The U.S. Environmental Protection Agency (EPA) plans to increase oversight of the natural gas extraction industry, announcing it will develop national standards for the disposal of polluted wastewater generated by hydraulic fracking from coal bed and shale formations.

In a press release, the EPA said it will begin developing a proposed standard in the coming months and plans to consult industry and public health groups throughout the process.

The president has made clear that natural gas has a central role to play in our energy economy. That is why we are taking steps -- in coordination with our federal partners and informed by the input of industry experts, states and public health organizations -- to make sure the needs of our energy future are met safely and responsibly, said EPA Administrator Lisa P. Jackson.

Energy companies have increased the use of hydraulic fracturing, known as fracking, in recent years, a process that some environmental groups claim can potentially contaminate groundwater with toxic chemicals. Fracking involves injecting millions gallons of water, sand and chemical additives underground to unlock natural gas from deep shale rock formations.

Almost 15 percent of U.S. natural gas production comes from shale formations, according to the EPA, which said that figure is expected to triple in the coming decades.  While there are national standards that prevent drilling companies from disposing of wastewater associated with shale gas extraction into waterways, the agency said it will draft standards drillers must meet in order to have its wastewater sent to treatment plants, which would work to remove harmful contaminants. Currently, many companies either recycle much of the wastewater produced by fracking or inject it deep underground.

Those standards would also apply to wastewater produced by coal bed methane drilling, a process that is currently not subject to national regulations. The process, which involves drilling into a coal deposit and then decreasing water pressure from it in order to extract methane, is used in states such as Wyoming, Montana and Colorado, according to the Energy Justice Network.

The EPA said a proposed rule for shale gas will be released by 2014 while one for coal bed methane will be available by 2013.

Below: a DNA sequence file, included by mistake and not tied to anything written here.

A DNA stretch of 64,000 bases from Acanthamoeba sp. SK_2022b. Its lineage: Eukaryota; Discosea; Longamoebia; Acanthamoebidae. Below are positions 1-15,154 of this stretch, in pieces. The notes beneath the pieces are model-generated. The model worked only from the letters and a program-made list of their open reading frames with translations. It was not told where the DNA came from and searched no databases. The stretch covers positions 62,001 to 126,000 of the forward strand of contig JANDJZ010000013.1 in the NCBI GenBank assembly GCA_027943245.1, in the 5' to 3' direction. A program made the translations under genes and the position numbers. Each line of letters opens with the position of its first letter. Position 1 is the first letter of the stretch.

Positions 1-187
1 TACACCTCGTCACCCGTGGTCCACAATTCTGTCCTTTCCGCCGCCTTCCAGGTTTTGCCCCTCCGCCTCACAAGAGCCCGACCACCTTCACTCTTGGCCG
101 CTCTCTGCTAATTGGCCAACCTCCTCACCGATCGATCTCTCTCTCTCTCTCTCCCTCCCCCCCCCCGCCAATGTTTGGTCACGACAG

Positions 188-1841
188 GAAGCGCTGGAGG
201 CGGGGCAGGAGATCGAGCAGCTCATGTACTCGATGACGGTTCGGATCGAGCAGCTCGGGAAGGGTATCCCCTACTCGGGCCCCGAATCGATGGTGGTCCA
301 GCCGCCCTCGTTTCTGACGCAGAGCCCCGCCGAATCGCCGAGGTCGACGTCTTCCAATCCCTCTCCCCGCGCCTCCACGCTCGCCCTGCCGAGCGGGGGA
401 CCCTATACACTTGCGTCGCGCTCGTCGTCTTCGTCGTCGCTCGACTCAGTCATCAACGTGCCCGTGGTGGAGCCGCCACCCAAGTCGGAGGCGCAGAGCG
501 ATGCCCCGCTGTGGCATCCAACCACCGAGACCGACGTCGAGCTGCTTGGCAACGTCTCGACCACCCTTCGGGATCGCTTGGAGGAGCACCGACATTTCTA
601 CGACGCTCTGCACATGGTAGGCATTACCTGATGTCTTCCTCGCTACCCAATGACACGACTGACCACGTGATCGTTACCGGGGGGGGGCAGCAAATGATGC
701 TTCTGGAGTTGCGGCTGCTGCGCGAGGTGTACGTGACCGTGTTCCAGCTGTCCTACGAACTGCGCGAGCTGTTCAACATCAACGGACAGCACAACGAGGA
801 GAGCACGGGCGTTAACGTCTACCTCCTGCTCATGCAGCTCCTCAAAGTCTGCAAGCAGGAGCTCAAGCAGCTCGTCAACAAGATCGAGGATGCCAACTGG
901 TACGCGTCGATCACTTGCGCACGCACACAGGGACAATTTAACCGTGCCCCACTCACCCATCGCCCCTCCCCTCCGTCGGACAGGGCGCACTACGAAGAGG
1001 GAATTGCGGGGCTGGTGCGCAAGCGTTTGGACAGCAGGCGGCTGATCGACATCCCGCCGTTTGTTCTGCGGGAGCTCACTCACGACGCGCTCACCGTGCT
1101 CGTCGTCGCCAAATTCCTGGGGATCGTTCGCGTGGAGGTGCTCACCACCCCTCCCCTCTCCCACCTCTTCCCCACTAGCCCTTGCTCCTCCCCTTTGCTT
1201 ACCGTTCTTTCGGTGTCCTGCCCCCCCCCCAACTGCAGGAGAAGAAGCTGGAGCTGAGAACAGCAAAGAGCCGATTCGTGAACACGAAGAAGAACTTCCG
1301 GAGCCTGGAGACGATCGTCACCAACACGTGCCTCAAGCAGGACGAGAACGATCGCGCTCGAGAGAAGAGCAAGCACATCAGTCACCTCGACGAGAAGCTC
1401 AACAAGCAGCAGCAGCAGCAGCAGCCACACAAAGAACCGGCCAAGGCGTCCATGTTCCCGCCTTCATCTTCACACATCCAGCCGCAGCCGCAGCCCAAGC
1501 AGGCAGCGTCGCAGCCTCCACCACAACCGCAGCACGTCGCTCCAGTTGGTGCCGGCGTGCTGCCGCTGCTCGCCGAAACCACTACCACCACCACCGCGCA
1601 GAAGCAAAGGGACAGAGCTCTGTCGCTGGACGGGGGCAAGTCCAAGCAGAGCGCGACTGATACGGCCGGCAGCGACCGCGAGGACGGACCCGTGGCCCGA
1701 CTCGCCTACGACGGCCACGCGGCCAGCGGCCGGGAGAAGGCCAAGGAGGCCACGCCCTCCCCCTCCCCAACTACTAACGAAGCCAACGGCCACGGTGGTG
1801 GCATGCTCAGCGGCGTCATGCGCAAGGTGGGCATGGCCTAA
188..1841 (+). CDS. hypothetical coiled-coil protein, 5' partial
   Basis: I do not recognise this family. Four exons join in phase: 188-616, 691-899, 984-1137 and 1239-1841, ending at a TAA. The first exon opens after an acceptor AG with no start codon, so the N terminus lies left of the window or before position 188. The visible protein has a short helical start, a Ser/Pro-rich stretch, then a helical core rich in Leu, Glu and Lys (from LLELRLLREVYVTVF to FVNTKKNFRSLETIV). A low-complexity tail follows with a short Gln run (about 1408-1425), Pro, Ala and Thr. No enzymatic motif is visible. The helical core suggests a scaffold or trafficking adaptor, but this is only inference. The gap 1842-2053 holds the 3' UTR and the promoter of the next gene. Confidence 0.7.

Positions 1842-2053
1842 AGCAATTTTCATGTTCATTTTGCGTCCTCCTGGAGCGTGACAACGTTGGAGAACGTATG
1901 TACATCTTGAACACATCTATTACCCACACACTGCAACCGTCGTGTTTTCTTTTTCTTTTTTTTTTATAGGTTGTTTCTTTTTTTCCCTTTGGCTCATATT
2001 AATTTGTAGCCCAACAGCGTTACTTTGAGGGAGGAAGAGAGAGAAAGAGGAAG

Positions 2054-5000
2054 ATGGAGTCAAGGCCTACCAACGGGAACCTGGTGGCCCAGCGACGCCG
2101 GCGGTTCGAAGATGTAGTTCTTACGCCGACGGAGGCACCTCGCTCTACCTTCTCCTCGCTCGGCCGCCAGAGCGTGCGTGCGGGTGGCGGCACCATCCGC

Industry groups and Republican lawmakers have spoken out against the development of national guidelines, arguing the natural gas industry should be regulated in a state-by-state basis.

The EPA's announcement is a solution in search of a problem, Rep. Tim Murphy, R-Pa., co-chairman of the House Natural Gas Caucus, told The Associated Press.

The EPA is currently conducting a national study to determine whether fracking has polluted groundwater and drinking water, as well if it could have future health and environmental impacts.

Hydraulic fracturing has been linked to rises in air and water pollution across the nation. In 2009, Pavillion, Wyoming became the site of the first federal investigation on the connection between fracking and water pollution after the EPA discovered 11 out of 39 drinking wells in the town were polluted with toxic chemicals used in oil and gas production.

In May, a Duke University study found that levels of flammable methane in drinking water wells increased to dangerous levels when those water supplies were close to natural gas wells.  After testing 68 drinking water wells in northeastern Pennsylvania and southern New York, the researchers concluded there was a clear correlation between drilling activity and the seepage of gas contaminants underground, reporting that some residents in the town of Dimock, Penn. saw their wells explode or could light their tap water on fire due to the high levels of methane that had infiltrated their water supply.